The cause of this brush, of course, was my student visa (or lack thereof); because I had studied in Spain the semester before coming to Prague, I was unable to apply for a student visa until I had already entered the Czech Republic as a tourist. I was assured, of course, that it would be no problem; after all, a country whose economy is based, in a large part, around tourism and foreign students surely wouldn’t jeopardize its relationship with a major foreign university over something so trivial. Right? I’ll abstain from even answering that rhetorical question.

As it so happened, myself and five fellow students found ourselves residing illegally in the Czech Republic with a month still to go before the conclusion of our program. Although the fine for overstaying an EU visa is not outrageous, the other consequences are not so light. If discovered, I could be banned from the EU for a period of up to five years. For me, this would be unacceptable; suffice to say that I feel just barely warmer towards the rest of the United States than I do towards the City of Berkeley. Although I would go so far as to say that I’m not generally afraid of the police (a casual dislike of authority figures, especially police, is another well-known symptom of a Berkeley childhood), I’ll admit that I began to be quite nervous. I found myself getting easily spooked when alone in public, deliberately not making eye contact with police, and ceasing to partake in the nightlife for which Prague is so famous, among other things.

However, it was my visit to the Foreign Police station, in the company of my fellow visa-less students and an overly anxious R.A., which gave me a true taste of communism. Although we arrived at the station just as the doors opened for the day (an uncomfortably bright and chilly 8 a.m.), the line already stretched halfway down the block. In the end, it took us nearly four hours to even get a chance to speak with a representative. That time was passed in a waiting room seemingly transported from 1978 Czechoslovakia. The faux-wood paneled walls were collaged with the ripped, taped remnants of some decade’s worth of notices and edicts. The discolored linoleum tile floor was broken in places; the uncomfortable metal chairs (painted a horrible shade of creamy-pink) were mismatched. I made the mistake of using the bathroom, which revealed its self to be no more than a seat-less toilet on a short brick platform; a half roll of toilet paper sat on the ground nearby. The sink, of the metal kitchen variety, was accompanied only by a small, well-used bar of soap.

But it was not the amenities (or lack thereof) that made my visit to the foreign police so terrifying; it was the people. No one spoke. No one’s eyes moved from their shoes. Nearly everyone carried a folder full of documents, many compulsively checking and re-checking their order. Everyone looked, acted, felt guilty. And although I was of the opinion that I had done nothing wrong, I began to feel guilty, scared, and uncomfortable as well.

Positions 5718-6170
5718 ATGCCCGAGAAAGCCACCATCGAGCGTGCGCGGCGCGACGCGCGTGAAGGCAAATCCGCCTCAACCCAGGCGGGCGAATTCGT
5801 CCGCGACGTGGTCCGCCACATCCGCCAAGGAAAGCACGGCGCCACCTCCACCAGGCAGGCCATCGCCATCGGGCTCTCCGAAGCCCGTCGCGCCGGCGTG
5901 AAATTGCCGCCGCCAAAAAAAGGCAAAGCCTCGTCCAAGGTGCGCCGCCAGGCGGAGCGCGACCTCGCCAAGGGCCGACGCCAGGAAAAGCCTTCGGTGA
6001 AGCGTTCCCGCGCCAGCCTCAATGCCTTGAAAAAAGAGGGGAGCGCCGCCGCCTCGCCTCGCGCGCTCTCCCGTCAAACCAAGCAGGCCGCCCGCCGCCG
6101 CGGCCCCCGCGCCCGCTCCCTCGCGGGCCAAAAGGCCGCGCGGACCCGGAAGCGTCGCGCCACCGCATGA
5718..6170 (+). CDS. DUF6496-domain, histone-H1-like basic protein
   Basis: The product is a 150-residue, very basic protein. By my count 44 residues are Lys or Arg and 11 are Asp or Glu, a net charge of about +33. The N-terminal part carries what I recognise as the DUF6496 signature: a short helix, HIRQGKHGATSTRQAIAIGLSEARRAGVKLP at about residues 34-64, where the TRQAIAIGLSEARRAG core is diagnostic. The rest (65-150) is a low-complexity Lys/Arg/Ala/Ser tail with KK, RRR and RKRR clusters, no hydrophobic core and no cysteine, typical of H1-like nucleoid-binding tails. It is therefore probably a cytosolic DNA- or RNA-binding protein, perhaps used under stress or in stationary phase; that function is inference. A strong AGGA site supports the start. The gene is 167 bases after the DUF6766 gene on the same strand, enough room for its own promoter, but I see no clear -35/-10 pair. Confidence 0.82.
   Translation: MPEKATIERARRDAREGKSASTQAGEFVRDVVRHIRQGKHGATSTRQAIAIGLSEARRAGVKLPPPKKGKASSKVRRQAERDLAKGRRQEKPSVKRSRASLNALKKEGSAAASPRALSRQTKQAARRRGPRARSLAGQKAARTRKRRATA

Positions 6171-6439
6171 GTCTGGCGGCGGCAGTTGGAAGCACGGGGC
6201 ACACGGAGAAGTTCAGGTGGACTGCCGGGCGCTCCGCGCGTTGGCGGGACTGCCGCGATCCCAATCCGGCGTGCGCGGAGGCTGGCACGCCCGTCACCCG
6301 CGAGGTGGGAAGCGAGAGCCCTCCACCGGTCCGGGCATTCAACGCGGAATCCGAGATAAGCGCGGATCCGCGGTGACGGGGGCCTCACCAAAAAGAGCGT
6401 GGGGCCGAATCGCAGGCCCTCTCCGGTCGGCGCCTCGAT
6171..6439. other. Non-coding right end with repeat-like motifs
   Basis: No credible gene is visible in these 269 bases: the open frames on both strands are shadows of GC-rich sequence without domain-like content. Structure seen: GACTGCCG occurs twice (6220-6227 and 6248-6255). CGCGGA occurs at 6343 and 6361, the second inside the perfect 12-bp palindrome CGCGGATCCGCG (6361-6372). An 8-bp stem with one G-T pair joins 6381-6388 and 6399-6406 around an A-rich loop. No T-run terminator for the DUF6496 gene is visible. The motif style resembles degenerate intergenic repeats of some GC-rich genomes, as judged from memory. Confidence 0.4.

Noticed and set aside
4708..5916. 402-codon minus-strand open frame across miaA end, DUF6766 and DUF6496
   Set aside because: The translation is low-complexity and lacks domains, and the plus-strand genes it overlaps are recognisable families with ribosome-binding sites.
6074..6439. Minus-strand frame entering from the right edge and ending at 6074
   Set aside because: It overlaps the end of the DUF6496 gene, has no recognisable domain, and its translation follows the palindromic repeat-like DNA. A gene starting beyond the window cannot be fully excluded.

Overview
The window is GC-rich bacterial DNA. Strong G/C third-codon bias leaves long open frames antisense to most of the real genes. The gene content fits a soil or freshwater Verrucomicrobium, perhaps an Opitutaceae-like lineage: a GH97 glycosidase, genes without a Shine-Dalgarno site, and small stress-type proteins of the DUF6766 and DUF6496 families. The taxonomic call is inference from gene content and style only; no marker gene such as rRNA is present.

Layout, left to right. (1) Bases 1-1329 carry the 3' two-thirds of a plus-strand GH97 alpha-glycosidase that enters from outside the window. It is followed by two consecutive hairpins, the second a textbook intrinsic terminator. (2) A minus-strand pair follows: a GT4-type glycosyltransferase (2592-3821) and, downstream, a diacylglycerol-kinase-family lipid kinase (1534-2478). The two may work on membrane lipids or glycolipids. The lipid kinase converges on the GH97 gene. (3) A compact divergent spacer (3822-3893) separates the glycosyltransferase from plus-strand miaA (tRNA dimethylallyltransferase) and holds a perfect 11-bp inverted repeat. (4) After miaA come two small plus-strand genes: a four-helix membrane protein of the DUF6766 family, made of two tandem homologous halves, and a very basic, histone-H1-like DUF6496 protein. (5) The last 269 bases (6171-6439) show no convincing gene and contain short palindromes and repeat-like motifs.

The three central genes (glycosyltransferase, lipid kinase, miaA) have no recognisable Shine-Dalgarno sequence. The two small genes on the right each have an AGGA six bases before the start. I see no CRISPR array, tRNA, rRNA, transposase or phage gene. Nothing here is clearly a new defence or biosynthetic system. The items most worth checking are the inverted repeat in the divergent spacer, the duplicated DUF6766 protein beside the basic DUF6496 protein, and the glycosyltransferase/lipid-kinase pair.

Could my visa debacle and subsequent visit to the Foreign Police have happened in any Eastern Bloc country? Absolutely. But something about the atmosphere, about the palpable nervousness it caused, I believe is unique to Prague. Because Prague isn’t like any other Eastern Bloc city; it’s tiny, it’s old, it’s overwhelmingly beautiful, and it’s overrun with tourists; in short, it’s nothing one would associate with a Soviet city. And because of those qualities, I felt trapped by it, that its crowds were stifling, that its beauty was nothing more than a mask over a malicious, faceless government, that within Prague’s tiny borders I had lost the advantage of anonymity; in essence, I felt that my life was quickly taking a turn for the unsettlingly surreal.

And so, I return to Kafka. Is Kafka’s horrified view of Prague the accurate one? Like everything else in this world, the answer is neither yes nor is it no. Rather, his view evokes something more than a visible, tangible environment; it evokes a surreal, uncomfortable, occasionally nightmarish, and somehow terrifying spirit lying quietly under the city’s beautiful façade. It’s for that reason that Kafka’s works, and maybe even the man himself, could not have existed in the same fashion anywhere but Prague. And in a reversal of the formula, for me, understanding Prague meant understanding Kafka. And truly understanding Kafka is something that I hope never to have to do again.

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Photo courtesy of Nigel Swales via Flickr (licensed under CC BY-SA 2.0).

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About the Author: Samuel Greenberg is in his fourth year at New York University. He has taken full advantage of NYU’s vast study abroad opportunities, having lived in Madrid, Spain, and Prague, Czech Republic, for the past year, as well as traveling to London, England, the summer after his freshman year.